Top Business Stories from the U.S.
Updated: 10 hours 29 min ago
Netflix shocked Wall Street, and “Mad Money” host Jim Cramer has got his review.
CNBC's "Fast Money" traders looked at how to trade the company as shares surged after it reported earnings that beat expectations.
Boston may have won the United States Olympic Committee bid for 2024, but not everyone in Beantown is excited to host.
Wynn Resorts says it will extend Steve Wynn's contract another two years, and will cut his base pay, reports CNBC's Jane Wells.
What looked like a good thing for consumers paying less at the pump has shifted to angst.
The family of one of Libya's top oil officials said he has been missing in the chaotic country for five days, NBC News reports.
Pharmaceutical giant Bristol-Myers Squibb named Dr. Giovanni Caforio as its new CEO on Tuesday.
Check out which companies are making headlines after the bell Tuesday: IBM, Netflix, Advanced Micro & more.
Space Exploration Technologies (SpaceX) has raised a billion dollars in a financing round with two new investors.
Swiss bank whistleblower Brad Birkenfeld has filed yet another motion seeking to move outside the U.S.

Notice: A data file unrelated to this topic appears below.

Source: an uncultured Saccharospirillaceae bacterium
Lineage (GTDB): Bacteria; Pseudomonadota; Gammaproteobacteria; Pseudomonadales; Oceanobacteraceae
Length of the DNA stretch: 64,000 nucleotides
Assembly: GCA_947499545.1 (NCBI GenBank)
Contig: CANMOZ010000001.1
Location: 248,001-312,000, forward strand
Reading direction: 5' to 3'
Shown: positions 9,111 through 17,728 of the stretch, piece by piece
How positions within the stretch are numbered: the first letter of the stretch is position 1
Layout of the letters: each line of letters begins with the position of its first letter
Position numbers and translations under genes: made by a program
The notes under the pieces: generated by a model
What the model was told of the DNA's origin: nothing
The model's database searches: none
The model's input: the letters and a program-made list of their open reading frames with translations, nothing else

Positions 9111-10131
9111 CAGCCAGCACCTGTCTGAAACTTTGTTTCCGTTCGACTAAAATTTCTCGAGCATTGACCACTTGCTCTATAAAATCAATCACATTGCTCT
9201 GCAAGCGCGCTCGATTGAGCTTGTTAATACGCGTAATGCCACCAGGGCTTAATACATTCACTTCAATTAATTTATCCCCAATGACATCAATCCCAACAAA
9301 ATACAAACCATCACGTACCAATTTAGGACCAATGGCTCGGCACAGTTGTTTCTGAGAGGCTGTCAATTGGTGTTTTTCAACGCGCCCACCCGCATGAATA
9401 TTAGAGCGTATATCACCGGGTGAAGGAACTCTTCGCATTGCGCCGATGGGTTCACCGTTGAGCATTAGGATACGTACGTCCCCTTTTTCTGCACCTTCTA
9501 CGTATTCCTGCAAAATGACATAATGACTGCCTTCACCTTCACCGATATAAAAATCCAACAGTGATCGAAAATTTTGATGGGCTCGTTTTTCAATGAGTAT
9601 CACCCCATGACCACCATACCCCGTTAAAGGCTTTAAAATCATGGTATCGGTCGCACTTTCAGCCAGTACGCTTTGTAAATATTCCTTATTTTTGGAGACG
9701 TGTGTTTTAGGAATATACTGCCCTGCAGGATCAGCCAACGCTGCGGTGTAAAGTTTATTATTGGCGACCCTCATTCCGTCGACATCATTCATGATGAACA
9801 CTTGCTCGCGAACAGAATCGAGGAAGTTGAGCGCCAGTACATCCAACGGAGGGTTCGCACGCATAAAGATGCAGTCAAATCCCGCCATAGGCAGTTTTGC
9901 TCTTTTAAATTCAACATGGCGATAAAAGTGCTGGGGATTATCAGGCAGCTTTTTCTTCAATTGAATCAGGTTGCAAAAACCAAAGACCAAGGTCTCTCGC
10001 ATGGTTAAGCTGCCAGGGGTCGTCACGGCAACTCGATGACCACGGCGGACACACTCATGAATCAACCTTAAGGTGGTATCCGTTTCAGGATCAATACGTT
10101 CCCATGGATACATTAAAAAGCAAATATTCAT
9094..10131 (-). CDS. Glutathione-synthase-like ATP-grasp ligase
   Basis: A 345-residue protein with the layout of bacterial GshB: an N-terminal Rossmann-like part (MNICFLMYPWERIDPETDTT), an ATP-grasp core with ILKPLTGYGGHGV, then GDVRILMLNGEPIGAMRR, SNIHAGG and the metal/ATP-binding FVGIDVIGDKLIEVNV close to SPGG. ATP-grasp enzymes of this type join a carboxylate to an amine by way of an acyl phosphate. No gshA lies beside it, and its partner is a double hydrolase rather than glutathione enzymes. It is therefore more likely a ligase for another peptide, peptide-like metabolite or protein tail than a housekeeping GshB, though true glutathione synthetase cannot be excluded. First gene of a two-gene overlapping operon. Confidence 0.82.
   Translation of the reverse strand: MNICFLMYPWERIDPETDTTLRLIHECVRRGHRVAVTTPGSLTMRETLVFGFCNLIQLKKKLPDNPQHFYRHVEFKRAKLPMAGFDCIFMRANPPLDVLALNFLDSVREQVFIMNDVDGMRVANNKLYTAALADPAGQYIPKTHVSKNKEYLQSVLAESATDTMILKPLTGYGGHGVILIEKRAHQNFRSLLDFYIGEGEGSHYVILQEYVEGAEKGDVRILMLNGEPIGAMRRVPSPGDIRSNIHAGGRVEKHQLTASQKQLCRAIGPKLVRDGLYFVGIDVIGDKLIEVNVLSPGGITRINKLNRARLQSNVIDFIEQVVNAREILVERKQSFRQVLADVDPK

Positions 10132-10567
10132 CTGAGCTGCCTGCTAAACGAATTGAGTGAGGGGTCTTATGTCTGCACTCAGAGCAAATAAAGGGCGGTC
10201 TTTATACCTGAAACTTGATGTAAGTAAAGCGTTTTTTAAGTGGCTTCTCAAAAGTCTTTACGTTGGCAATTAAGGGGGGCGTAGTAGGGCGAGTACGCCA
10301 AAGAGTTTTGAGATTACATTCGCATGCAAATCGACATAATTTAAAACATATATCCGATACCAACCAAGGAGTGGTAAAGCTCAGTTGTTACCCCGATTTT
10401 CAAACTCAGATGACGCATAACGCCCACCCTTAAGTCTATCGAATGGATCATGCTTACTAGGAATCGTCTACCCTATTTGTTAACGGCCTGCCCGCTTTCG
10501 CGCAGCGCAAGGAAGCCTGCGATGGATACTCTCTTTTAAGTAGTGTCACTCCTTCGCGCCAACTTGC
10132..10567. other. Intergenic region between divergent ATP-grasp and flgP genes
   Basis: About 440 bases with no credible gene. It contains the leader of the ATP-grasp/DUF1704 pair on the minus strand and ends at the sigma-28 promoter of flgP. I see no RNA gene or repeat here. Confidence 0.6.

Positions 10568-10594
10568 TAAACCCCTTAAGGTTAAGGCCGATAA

Paris intends to sue Fox News after the U.S. cable network "insulted" the French capital's image, the mayor said.
Mohamed El-Erian, Allianz chief economic adviser, is seeing good disinflation in the economy.
Prenuptial agreements aren't just for the rich. Here's why more couples are signing a contract before saying "I do."
The legacy you leave behind may be tarnished without careful planning. Here's why.
IBM easily beat earnings expectations on Tuesday, but shares fell as the company handed in a disappointing outlook for 2015.
Netflix shares rose 13 percent after earnings were about 40 percent better than even Wall Street's most optimistic estimate.
If investors can find a way to short central banks, it will be the trade of the century, proclaims "Dr. Doom."
The cost of a vaccination program is 68 times more expensive than is was in 2001
As crude oil prices continue slipping, pink slips are mounting in the oil patch, USA TODAY reports.
President Obama wants to use the tax code to slow the widening gap between the richest and poorest.